This Week's Day-by-Day Picks

Thursday, November 4

Cinderella's glass slipper resurfaces as a black boot in one offering, and in another, the tiny-footed fairy-tale heroine joins Sleeping Beauty, Snow White, Goldilocks and other make-believe gals in a therapy group. The collection of seven short films that make up LunaFest 2004 are nothing if not eclectic, but they all have one thing in common: The touring one-night screenings sponsored by Luna Bar are all about the multifaceted concerns of women, blasting stereotypes and creatively rethinking everything from ladies' underthings to murderous maids. See this year's batch tonight at 8 p.m. at the Boulder Theater, 2032 14th Street in Boulder ($8; call 303-786-7030 or go to, or tomorrow at 7 p.m. at the REI Flagship Store, 416 Platte Street in Denver ($5 to $7; call 303-756-3100 or go to Proceeds benefit the Breast Cancer Fund; for more information, go to

Friday, November 5

Yet another female point of view -- this one from the far left -- springs up anew when Vox Feminista, a long-lived Boulder-based group self-described as a "radical tribe of women performers," celebrates its sixteenth swashbuckling year with Pirate the Possible: The Empire Walks the Plank, an all-new multimedia performance with a piratical theme. This season's target? "Culture jamming" -- Vox's term for the revolutionary act of turning the societal tide, politically, before it's too late. The troupe performs tonight and tomorrow night at 8 p.m. at the Mercury Cafe, 2199 California Street, returning for additional shows on December 4 and 11; between Denver performances, they'll pillage the Dairy Center for the Arts, 2590 Walnut Street in Boulder (November 12, 13, 19 and 20). Admission to either venue is $10 to $20 at the door, on a sliding-scale basis; for details, log on to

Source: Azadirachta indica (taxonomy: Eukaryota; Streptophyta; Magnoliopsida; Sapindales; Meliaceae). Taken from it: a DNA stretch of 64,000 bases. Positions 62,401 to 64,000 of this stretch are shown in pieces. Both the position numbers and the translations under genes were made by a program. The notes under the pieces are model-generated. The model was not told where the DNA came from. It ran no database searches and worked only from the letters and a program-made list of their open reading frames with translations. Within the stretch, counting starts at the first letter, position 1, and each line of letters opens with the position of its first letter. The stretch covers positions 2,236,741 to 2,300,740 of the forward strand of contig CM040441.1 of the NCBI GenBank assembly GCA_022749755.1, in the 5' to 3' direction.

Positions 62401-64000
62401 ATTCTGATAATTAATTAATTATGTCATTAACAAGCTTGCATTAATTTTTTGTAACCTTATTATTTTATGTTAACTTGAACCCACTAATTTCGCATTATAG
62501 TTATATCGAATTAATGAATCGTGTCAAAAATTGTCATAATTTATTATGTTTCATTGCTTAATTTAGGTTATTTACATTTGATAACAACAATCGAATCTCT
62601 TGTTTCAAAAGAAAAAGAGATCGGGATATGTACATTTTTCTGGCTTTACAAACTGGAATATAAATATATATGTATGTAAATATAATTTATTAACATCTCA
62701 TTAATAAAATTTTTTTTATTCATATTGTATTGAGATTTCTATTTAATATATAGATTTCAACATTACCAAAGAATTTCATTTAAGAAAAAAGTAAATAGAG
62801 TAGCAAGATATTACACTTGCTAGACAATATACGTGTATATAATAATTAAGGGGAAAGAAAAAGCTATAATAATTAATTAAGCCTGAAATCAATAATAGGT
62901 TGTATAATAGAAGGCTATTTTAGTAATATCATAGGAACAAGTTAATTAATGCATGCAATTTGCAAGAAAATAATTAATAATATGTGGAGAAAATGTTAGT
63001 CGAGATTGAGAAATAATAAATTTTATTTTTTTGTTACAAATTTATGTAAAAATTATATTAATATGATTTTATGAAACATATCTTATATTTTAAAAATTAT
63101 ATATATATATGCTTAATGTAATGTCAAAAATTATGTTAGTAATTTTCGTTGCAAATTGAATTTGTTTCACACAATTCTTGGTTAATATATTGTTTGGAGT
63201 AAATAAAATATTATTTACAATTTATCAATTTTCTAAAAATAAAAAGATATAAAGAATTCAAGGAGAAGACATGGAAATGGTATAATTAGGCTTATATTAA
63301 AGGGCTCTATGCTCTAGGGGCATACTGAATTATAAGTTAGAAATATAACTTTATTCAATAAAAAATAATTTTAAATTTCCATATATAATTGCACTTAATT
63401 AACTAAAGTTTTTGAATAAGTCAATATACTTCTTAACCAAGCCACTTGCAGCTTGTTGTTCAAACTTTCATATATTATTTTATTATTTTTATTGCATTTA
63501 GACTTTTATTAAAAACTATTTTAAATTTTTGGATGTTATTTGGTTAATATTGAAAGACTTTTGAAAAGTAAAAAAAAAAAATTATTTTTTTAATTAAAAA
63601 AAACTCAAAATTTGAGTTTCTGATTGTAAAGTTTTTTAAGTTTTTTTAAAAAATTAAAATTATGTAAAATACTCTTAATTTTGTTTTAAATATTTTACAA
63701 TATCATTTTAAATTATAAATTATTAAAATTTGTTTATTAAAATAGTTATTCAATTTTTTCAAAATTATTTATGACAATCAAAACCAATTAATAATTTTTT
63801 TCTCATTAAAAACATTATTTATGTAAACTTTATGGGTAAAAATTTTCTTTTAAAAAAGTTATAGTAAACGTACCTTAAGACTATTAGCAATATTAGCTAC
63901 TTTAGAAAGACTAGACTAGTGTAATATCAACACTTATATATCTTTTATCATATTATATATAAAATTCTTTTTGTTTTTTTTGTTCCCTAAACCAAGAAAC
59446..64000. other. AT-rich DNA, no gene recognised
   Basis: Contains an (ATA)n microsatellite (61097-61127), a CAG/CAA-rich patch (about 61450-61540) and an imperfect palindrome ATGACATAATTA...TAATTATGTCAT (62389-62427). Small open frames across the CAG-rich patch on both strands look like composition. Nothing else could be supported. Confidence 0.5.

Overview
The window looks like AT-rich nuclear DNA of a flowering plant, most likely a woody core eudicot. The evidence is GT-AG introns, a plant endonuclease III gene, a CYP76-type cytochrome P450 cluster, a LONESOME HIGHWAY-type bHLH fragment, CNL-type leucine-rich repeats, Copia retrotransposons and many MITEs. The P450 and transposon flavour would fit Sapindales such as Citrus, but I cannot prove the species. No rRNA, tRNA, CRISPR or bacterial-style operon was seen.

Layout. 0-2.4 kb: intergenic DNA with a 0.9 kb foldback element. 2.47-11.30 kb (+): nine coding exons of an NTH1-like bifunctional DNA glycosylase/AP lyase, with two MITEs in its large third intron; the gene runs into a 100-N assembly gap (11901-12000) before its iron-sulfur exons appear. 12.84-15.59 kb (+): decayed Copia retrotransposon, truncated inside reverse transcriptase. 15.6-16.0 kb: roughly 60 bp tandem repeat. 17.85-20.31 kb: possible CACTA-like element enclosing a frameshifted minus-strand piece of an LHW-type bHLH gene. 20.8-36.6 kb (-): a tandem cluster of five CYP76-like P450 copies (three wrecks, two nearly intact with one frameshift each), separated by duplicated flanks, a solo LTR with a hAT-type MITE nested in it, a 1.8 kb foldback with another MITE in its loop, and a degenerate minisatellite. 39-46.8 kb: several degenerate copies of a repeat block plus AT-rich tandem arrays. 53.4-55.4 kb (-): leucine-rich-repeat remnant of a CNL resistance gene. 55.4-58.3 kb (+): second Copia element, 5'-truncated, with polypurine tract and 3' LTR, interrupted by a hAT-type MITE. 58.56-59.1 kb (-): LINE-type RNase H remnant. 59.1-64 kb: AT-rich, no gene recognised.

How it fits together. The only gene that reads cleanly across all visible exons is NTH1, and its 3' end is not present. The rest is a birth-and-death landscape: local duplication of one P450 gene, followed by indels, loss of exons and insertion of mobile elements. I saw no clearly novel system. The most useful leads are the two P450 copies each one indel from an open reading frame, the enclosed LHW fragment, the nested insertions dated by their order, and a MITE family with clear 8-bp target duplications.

Saturday, November 6

In its second year, the ambitious Colorado Art Expo appears to have scaled down a bit, with a move from the cavernous Colorado Convention Center to the more modest confines of Tamarac Square, 7777 East Hampden Avenue, but the intent is still the same: to showcase the state's diverse multitude of contemporary artists, galleries and museums. That aim should be fulfilled by this year's version, aided both by the more intimate locale and by a stronger focus on the exhibiting artists themselves. The fest features seminars and artist demonstrations, as well as performances provided by the Swallow Hill Music Association; it's also a rare opportunity to pick up affordable art. Take it all in today and tomorrow from 11 a.m. to 8 p.m. for just $5 ($4 in advance at any Tamarac Square merchant); partial proceeds from the admission price benefit Metro Denver Partners and Swallow Hill. Call 303-388-2137 or visit for more.

It's time someone decided to celebrate the cup o' joe, which has risen over the past few decades from lowly diner mainstay (with a side of Boston cream pie) to a multimillion-dollar industry kept afloat by gourmet brews and blends, fancy add-ins and that commuters' lifeline, the ubiquitous latte. In an effort to publicize local coffeehouses and otherwise give its constituents a proper buzz, the City of Aurora hosts today's inaugural Aurora Coffee Fest, from 10 a.m. to 3 p.m. at Fletcher Plaza, 9898 East Colfax Avenue. Live performers, steaming java and vendors of everything coffee-related, from books to biscotti, will be available at the giant outdoor cafe. Admission is free, but after that, you're on your own. Call 303-326-8617.